"If only more new media commentators had this level of historical-critical reference, engaging, good stories, and a degree of wonder at what media and windows bring to the city, to life." (John Hutnyk, Goldsmiths, University of London). "Just when you thought the last word had been said about cities and media, along comes Scott McQuire to breathe new life into the debate. When revisiting existing pathways, his always ingenious eyes produce startling and original insights. When striking out into new territory, he opens up before us inspiring new vistas. I love this book." (James Donald, University of New South Wales). "A book that crams into a single chapter more insights and illustrations than seems feasible, yet which ties all threads together through a consistent, theoretically rich analysis of the interplay of media and city...Writing with effusiveness uncharacteristic of back-cover blurbs on academic tomes, James Donald says 'I love this book'. But I will end by echoing his praise, and make a promise to readers: you will love The Media City, too." (European Journal of Communication).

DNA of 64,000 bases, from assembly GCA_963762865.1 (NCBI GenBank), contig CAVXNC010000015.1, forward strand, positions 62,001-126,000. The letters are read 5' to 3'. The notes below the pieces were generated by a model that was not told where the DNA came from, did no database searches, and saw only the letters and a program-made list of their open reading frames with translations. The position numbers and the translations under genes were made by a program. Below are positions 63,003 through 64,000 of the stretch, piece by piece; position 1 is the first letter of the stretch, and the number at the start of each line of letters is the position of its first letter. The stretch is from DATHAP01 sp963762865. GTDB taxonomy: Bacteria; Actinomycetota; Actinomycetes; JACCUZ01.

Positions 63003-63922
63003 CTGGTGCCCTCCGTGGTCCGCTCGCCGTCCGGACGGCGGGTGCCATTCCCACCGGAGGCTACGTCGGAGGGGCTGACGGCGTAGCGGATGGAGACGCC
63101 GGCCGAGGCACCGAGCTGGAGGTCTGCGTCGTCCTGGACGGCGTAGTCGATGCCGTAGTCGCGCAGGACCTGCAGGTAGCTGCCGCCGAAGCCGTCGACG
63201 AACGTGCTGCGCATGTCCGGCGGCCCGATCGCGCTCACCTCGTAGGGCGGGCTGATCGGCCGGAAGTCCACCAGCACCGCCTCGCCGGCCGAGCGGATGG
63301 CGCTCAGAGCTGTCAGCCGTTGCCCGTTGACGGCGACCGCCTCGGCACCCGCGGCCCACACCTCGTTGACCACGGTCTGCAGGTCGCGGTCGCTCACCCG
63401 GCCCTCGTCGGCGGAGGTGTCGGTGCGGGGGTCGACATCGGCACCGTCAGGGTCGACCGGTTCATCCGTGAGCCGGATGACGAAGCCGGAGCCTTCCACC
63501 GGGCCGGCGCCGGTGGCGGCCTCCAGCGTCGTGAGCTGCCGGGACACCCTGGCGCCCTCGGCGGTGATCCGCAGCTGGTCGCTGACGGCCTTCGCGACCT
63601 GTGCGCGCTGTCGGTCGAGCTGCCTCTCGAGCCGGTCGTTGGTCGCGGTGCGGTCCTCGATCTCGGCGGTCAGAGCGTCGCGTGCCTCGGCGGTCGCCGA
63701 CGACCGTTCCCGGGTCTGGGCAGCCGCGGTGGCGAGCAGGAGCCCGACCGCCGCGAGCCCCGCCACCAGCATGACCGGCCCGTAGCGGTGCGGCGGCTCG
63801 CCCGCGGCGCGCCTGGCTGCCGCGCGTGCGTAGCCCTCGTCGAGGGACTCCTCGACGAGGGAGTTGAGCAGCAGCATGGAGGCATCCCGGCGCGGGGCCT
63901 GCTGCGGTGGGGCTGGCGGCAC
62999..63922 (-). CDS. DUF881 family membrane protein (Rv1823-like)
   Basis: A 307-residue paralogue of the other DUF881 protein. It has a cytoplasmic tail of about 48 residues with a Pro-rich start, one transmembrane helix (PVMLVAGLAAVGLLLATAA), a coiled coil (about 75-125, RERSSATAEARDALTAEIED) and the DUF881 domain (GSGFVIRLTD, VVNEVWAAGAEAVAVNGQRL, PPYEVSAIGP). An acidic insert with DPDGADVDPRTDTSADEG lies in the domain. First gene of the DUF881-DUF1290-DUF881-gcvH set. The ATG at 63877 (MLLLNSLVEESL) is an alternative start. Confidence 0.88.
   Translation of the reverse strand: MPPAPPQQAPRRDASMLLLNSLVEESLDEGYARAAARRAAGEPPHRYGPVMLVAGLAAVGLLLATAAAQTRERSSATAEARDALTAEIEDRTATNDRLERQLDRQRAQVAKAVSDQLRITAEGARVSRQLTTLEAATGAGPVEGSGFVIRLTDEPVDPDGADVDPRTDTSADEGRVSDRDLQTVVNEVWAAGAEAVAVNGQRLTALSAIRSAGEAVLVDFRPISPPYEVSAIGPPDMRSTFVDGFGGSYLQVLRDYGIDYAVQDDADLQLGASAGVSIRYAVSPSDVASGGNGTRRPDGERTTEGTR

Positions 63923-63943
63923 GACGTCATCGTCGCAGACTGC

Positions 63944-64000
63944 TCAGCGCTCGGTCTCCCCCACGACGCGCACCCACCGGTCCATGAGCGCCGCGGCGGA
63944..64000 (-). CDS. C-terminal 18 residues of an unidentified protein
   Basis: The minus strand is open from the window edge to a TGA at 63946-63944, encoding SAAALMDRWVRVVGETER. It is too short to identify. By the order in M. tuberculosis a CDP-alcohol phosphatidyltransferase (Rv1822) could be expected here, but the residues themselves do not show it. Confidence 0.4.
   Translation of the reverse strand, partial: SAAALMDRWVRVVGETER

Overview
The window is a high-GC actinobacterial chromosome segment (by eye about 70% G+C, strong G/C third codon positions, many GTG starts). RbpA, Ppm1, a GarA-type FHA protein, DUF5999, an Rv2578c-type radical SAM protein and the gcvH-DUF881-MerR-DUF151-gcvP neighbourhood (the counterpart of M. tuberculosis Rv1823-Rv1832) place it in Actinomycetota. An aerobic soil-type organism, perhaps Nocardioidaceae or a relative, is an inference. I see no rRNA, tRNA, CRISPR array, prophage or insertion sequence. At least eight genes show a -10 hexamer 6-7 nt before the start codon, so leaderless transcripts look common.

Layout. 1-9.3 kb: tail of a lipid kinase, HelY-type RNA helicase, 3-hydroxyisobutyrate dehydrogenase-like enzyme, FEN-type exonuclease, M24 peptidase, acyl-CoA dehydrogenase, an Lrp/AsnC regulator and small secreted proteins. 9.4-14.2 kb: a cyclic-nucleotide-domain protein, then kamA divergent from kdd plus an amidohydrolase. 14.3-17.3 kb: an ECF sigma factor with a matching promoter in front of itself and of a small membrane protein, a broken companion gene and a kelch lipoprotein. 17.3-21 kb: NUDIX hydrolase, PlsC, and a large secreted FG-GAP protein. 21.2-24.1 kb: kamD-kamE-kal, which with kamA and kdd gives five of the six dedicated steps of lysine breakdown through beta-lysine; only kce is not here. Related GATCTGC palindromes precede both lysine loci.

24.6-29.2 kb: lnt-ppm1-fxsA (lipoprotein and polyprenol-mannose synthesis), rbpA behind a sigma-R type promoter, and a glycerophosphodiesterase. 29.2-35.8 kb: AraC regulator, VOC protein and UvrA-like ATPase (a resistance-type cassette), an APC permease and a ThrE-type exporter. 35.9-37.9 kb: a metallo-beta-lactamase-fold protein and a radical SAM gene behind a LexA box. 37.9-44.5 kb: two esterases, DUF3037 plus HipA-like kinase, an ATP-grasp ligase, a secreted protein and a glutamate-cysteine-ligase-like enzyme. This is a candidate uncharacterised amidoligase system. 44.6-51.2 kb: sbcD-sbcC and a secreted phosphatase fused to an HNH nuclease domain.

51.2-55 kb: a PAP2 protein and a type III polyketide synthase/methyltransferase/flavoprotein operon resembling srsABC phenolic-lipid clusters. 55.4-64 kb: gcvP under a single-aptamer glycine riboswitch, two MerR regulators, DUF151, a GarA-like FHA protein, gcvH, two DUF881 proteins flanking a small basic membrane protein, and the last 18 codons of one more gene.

"Refreshingly clear, getting to grips with some of the key concepts of urban sociology in a way that moves beyond the wistful evocation and splatter of undigested terms that characterises so much academic writing on culture and cities." (Media, Culture & Society). Significant changes are occurring in the spaces and rhythms of contemporary cities and in the social functioning of media. This forceful book argues that the redefinition of urban space by mobile, instantaneous and pervasive media is producing a distinctive mode of social experience. Media are no longer separate from the city. Instead the proliferation of spatialized media platforms has produced a media-architecture complex - the media city. Offering critical and historical analysis at the deepest levels, The Media City links the formation of the modern city to the development of modern image technologies and outlines a new genealogy for assessing contemporary developments such as digital networks and digital architecture, web cams and public screens, surveillance society and reality television.
Wide-ranging and thoughtfully illustrated, it intersects disciplines and connects phenomena which are too often left isolated from each other to propose a new way of understanding public and private space and social life in contemporary cities. It will find a broad readership in media and communications, cultural studies, social theory, urban sociology, architecture and art history. Winner of the 2009 Jane Jacobs Urban Communication Award, awarded by the Urban Communication Association.